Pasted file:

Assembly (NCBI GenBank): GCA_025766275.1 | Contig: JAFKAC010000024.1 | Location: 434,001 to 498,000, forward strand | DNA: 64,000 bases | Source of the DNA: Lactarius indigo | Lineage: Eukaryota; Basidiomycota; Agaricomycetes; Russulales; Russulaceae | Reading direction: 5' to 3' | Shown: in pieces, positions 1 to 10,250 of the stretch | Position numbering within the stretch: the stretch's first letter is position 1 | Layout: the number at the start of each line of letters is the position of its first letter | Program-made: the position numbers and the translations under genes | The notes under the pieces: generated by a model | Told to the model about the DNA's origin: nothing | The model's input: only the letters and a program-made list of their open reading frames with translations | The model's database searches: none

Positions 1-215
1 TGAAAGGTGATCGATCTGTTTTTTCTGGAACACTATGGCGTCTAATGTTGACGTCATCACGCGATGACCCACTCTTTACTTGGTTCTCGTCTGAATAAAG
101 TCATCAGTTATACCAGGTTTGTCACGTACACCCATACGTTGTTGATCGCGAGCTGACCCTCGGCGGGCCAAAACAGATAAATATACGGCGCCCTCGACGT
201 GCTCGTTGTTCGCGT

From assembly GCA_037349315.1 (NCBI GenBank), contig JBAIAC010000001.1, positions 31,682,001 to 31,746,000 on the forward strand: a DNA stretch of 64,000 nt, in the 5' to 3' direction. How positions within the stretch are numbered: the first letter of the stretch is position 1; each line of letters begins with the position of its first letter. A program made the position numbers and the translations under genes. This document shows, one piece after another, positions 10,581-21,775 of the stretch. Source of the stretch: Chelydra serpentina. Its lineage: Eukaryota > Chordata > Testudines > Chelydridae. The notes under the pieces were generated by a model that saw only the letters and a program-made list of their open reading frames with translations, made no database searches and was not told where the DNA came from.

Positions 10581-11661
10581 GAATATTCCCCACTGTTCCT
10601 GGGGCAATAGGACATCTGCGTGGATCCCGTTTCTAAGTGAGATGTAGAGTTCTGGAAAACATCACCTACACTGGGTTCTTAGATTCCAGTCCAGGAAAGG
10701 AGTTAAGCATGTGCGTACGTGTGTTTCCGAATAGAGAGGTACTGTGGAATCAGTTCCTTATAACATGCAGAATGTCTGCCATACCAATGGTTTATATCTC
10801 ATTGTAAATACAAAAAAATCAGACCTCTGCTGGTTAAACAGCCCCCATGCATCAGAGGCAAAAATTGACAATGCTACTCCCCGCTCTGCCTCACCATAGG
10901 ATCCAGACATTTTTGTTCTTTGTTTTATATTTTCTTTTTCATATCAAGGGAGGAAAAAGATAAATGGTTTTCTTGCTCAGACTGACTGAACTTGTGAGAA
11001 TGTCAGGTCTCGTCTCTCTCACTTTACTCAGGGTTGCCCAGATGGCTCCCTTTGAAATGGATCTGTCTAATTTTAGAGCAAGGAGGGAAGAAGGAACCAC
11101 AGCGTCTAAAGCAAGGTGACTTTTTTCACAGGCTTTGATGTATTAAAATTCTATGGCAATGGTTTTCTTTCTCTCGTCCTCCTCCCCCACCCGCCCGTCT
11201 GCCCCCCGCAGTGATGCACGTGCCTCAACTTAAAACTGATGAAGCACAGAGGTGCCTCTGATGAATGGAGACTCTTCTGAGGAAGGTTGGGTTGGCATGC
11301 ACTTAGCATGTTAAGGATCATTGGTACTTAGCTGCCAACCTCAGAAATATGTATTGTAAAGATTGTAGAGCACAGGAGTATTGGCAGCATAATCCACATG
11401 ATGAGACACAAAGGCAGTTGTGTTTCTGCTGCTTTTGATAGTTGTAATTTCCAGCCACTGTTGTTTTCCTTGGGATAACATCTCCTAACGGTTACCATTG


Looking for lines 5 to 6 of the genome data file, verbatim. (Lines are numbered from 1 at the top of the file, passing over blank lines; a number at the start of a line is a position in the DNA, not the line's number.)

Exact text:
201 GCTCGTTGTTCGCGT

From assembly GCA_037349315.1 (NCBI GenBank), contig JBAIAC010000001.1, positions 31,682,001 to 31,746,000 on the forward strand: a DNA stretch of 64,000 nt, in the 5' to 3' direction. How positions within the stretch are numbered: the first letter of the stretch is position 1; each line of letters begins with the position of its first letter. A program made the position numbers and the translations under genes. This document shows, one piece after another, positions 10,581-21,775 of the stretch. Source of the stretch: Chelydra serpentina. Its lineage: Eukaryota > Chordata > Testudines > Chelydridae. The notes under the pieces were generated by a model that saw only the letters and a program-made list of their open reading frames with translations, made no database searches and was not told where the DNA came from.